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Dmitri SHOSTAKOVICH (1906-1975)
Symphony No. 5 in D minor, Op. 47 (1937)
Documentary and performance by the San Francisco Symphony Orchestra/Michael Tilson Thomas
rec. Davies Symphony Hall, San Francisco and the Royal Albert Hall, London, 2007 as part of the SFSO’s “Keeping Score” series, an in-depth look at works from the classical repertoire.
SFS MEDIA 821936 00269 [109:08]

Experience Classicsonline

In 1936, Josef Stalin, the dictator of the Soviet Union, went to see a performance of Lady Macbeth of Mtsensk, an opera by the golden boy of Soviet Music, Dmitri Shostakovich. The young composer rushed to the theatre, hoping to bask in the glory of Stalin’s approval, only to discover to his horror that the communist leader had left in disgust after the first act. The next day, the now infamous Pravda editorial entitled Muddle instead of Music, which denounced Shostakovich as a composer of confusing, jarring noise appeared. The composer went immediately from socialist darling to a man in danger of his very life. Some believe that the only reason he was spared the gulags was because Stalin was in love with a patriotic song that Shostakovich had composed for a propaganda film some years earlier.

In a captivating hour of discussion, Michael Tilson Thomas plays heir to the legendary Leonard Bernstein as he teaches a fascinating lesson in musical analysis, political intrigue and biography. He dissects Shostakovich’s complicated score, exposing the composer’s protest, cleverly disguised as an apology. Did he compose a great patriotic score, or did he use every ounce of his genius to speak for a people oppressed and living in constant terror?

Tilson Thomas makes a strong case for the latter by pointing out the many subtle twists and turns of motif and harmony, revealing places where had Shostakovich chosen something as minute as a single different note, the outcome would have been completely different. In a well paced hour of discussion and musical examples, Thomas not only presents an intelligent analysis of the score, but gives us a good look into the complex and tragic life of one of the twentieth century’s most significant musical figures.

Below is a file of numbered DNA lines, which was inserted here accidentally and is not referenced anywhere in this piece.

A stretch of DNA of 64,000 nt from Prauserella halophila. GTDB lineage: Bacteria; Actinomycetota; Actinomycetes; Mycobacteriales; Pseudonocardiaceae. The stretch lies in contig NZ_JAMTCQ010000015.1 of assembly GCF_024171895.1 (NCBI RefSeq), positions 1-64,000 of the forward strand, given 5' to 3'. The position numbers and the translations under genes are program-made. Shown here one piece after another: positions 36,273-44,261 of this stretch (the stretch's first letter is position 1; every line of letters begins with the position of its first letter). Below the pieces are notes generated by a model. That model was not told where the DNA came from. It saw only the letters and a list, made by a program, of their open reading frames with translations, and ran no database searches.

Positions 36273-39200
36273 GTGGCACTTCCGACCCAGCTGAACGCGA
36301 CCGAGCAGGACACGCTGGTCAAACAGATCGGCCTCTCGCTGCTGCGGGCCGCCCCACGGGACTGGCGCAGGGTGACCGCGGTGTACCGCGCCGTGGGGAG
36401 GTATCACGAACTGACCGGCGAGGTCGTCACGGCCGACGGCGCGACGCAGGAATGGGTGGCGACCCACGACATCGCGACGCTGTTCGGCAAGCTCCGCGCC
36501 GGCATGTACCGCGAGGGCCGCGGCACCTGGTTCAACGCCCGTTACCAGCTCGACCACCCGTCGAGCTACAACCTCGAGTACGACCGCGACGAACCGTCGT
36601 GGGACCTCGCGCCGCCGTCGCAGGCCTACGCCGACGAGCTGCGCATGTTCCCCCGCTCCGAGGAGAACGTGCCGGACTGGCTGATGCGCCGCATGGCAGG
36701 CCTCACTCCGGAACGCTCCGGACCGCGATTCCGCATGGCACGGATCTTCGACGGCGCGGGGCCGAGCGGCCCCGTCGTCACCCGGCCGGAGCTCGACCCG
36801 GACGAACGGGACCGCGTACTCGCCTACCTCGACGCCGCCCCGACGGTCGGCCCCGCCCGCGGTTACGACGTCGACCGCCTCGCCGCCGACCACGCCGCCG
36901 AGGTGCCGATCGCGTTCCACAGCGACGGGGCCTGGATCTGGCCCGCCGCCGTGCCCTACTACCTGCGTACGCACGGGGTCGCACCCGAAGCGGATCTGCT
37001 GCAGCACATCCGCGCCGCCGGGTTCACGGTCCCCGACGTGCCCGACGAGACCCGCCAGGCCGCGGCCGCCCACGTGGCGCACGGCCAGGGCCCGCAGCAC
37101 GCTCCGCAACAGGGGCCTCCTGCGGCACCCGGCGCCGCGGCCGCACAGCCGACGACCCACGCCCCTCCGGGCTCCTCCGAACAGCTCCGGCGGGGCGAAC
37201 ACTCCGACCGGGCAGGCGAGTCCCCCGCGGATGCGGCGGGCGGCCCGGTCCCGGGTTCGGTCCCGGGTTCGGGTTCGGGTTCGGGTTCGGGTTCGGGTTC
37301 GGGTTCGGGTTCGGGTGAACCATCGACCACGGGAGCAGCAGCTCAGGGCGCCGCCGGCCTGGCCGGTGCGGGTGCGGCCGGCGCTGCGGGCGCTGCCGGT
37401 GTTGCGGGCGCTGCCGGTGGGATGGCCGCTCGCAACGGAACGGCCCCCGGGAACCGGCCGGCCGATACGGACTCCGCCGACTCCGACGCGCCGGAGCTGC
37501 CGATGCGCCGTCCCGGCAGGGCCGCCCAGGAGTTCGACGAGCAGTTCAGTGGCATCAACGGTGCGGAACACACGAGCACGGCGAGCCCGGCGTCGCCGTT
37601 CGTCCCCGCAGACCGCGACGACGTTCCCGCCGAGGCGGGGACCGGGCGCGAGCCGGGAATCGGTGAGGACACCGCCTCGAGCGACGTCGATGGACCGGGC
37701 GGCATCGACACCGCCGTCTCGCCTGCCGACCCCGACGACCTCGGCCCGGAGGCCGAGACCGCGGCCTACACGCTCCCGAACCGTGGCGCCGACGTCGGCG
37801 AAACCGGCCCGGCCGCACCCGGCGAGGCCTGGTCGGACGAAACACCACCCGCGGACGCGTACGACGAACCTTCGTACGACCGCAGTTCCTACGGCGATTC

Following the documentary, MTT leads the San Franciscans in a taut, well-paced reading of the symphony from a 2007 appearance at the BBC Proms Concerts. There is no shortage of drama in the boldly dissonant opening movement, yet Thomas never resorts to the sort of extroverted emotionalism that was characteristic of Bernstein’s later readings. The brief scherzo is delivered with appropriate sarcasm, and then Thomas lowers the boom in this exquisite reading of the hauntingly personal third movement. He places just enough hurt into the music to make the bitterly ironic final movement come across as the nose-thumbing that it really is.

Production values are outstanding throughout, but I was disappointed that there was no documentation whatever in the booklet. Granted, Thomas tells you everything you need to know in the hour long documentary, but it would have been nice to have had some sort of outline to follow. This series would be a great aid to teachers teaching entry-level music appreciation classes.

Kevin Sutton

 

 

 

 

 

 

 

 

 

 

 

 

 

 

 

 

 


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